Tahuna School principal Barbara Bowen with students Brooklyn Clark, Joseph Loft and Shaun Xu. Photo: Jonty Dine.

Schooling in times of social distancing

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It’s not your typical Monday morning at Tahunanui School. Instead of the usual 240 students rushing into classrooms, just 13 children separate into two bubbles with a teacher each.

Classrooms are set up so children are two metres apart, and instead of desks they each have their own table.

“We let them bring a cuddly toy to school, as we can’t give them cuddles,” says principal Barbara Bowen.

This is what Level 3 school looks like.

“The children that are here are absolutely loving it, they are bouncing in the door and building a special bond with each other.”

Barbara says they have a senior bubble and one for the junior/middle school.

“It’s been a lot easier that we thought, the first day we were all a bit nervous. The children are very restricted with their movement, but teachers have been able to think of games they can play with physical distancing.”

Student Brooklyn Clark says she is happy to be back at school as it “got a bit boring” being locked up at home.

Barbara says there are still a lot of “what ifs” for what school under Level 2 will look like but says the Ministry of Education have been good at giving them the time and information to adapt.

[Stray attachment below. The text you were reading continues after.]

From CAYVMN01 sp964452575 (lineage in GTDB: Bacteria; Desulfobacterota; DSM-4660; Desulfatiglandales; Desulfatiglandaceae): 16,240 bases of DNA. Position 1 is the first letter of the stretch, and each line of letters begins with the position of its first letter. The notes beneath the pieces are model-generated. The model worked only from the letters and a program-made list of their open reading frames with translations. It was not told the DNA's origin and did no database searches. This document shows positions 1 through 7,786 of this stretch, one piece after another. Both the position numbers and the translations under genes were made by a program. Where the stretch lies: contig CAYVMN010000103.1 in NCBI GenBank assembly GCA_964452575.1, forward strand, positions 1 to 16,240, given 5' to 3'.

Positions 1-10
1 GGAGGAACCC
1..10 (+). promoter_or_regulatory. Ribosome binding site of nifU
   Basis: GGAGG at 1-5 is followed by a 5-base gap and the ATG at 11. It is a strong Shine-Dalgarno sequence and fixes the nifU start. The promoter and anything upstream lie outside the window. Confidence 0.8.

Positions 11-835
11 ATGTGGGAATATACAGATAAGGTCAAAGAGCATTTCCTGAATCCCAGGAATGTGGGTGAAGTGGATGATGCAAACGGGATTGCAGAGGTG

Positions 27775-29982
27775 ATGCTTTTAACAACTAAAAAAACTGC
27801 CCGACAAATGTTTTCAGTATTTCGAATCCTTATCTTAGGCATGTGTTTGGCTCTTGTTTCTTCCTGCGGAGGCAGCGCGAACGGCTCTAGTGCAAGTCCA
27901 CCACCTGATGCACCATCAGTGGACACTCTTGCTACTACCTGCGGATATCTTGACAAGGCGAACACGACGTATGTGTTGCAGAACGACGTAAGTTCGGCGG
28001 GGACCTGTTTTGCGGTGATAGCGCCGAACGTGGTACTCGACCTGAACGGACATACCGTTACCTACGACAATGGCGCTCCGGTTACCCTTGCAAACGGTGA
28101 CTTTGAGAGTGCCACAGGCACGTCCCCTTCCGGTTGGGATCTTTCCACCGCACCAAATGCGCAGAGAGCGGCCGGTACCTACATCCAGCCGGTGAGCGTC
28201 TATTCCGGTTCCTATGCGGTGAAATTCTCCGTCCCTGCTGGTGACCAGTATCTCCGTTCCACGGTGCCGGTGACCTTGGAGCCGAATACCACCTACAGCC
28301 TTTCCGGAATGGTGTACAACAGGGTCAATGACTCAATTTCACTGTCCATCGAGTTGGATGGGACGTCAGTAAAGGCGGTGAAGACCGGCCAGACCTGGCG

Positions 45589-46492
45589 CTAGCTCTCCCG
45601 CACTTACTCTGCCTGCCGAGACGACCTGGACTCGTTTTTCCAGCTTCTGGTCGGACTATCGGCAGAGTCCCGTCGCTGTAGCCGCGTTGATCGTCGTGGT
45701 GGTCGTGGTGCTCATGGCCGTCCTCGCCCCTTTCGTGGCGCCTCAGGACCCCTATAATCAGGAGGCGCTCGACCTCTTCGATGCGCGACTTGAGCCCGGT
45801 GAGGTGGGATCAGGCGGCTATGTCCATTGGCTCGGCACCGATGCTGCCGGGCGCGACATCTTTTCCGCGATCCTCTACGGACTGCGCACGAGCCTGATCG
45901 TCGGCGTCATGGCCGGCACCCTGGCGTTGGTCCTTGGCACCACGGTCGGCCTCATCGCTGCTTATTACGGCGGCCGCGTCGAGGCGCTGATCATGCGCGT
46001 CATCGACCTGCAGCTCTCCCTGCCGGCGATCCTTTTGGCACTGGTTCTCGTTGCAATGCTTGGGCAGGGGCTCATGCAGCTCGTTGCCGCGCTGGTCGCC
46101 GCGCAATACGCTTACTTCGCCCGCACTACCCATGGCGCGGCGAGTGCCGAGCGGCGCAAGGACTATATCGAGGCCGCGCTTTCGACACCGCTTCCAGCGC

The Ministry reported that 660 students from the Nelson, Marlborough and West Coast region attended school on Monday, which is three per cent of total roll numbers.

Just six children are attending Victory Primary School in Level 3, according to deputy principal Glenda Rapley.

“We have one bubble with two teachers. The health and safety of our students and staff has a very high priority and during this time we have had as few people, physically at school as possible.”

Nelson Central School has 18 children attending, while Clifton Terrace School has an average of 10 per week.

“Our attendees are very happy and seem to be enjoying life in their new bubbles,” says Principal Rob Wemyss.

While most secondary school students continue to learn from home, a small number are on site. Nayland College principal Daniel Wilson says they have only had between four and six students each day, who have been supervised within a bubble working on their home learning programmes.

“We are breaking up the day by ensuring they have some physical activity as well.”

Early childhood centres across the region are also continuing to operate.

On Monday, 224 children from the Nelson, Marlborough and West Coast region attended an ECE service – four per cent of the total roll number, and 37 per cent had children onsite.